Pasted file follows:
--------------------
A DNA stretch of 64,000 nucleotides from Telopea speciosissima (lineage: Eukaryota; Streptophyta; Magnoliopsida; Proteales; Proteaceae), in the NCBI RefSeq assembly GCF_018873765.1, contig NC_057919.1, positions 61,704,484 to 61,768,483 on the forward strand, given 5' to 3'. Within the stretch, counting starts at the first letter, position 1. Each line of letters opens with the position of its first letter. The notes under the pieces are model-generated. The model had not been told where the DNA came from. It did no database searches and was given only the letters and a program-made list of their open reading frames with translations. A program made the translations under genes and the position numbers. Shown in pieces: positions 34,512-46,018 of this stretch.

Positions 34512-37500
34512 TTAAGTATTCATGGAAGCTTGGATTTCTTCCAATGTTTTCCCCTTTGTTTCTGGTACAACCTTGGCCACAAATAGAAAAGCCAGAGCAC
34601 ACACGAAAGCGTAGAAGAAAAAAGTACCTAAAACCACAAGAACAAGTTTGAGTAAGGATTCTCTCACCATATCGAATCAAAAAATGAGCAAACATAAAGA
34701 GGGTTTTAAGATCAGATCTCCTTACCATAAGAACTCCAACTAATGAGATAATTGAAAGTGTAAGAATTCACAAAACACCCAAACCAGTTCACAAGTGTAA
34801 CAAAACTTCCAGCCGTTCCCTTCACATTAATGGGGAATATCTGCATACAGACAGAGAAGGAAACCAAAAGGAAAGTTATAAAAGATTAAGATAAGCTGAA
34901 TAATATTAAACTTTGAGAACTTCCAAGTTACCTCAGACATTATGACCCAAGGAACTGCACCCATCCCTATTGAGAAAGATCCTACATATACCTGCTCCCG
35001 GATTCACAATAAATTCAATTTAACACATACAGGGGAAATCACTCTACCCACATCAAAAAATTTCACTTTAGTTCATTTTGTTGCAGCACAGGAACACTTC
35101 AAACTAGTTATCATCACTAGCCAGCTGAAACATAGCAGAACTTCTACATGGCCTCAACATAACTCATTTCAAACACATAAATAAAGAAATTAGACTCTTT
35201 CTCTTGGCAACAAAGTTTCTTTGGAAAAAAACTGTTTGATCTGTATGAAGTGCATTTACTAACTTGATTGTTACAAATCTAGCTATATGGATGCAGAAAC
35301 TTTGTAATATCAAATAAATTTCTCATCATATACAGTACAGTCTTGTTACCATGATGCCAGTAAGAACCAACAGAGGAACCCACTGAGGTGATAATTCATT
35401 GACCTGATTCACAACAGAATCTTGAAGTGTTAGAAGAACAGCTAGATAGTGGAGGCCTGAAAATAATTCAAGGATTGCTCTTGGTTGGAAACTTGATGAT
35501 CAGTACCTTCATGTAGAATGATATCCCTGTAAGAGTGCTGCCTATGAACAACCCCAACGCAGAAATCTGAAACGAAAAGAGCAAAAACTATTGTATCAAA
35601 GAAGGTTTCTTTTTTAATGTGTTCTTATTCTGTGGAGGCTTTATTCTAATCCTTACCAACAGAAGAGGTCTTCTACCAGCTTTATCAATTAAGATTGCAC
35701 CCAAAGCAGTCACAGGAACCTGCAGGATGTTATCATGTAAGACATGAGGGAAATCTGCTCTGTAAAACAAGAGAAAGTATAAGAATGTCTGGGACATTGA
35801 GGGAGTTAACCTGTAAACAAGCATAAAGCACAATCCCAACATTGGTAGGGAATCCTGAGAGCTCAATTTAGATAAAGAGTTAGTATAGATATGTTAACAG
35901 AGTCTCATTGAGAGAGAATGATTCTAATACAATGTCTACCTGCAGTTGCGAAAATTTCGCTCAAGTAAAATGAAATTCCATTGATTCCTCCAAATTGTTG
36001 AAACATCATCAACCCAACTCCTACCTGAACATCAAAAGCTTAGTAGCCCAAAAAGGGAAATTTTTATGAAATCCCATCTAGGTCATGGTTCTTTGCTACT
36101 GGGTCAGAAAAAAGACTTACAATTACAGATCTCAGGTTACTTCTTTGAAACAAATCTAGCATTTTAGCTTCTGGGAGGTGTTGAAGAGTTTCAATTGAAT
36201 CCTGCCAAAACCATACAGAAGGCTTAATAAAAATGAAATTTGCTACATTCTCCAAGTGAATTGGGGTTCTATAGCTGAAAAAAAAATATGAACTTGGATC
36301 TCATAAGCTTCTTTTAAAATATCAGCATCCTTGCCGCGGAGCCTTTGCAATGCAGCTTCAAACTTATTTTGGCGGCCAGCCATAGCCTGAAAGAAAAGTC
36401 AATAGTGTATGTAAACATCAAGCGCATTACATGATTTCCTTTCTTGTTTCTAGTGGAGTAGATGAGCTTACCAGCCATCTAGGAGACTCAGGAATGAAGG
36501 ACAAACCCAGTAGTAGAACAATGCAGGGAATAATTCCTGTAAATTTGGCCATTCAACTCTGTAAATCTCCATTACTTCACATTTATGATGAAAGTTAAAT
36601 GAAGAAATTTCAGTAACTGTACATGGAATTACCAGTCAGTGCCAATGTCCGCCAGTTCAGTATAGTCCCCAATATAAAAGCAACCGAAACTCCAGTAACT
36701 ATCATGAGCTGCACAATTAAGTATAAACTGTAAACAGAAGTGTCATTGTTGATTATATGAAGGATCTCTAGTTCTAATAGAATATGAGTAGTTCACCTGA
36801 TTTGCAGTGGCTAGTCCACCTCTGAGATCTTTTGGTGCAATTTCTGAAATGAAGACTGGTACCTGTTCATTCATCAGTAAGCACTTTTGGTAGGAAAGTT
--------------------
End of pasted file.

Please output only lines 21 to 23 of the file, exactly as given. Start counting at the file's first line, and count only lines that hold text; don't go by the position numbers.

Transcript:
36301 TCATAAGCTTCTTTTAAAATATCAGCATCCTTGCCGCGGAGCCTTTGCAATGCAGCTTCAAACTTATTTTGGCGGCCAGCCATAGCCTGAAAGAAAAGTC
36401 AATAGTGTATGTAAACATCAAGCGCATTACATGATTTCCTTTCTTGTTTCTAGTGGAGTAGATGAGCTTACCAGCCATCTAGGAGACTCAGGAATGAAGG
36501 ACAAACCCAGTAGTAGAACAATGCAGGGAATAATTCCTGTAAATTTGGCCATTCAACTCTGTAAATCTCCATTACTTCACATTTATGATGAAAGTTAAAT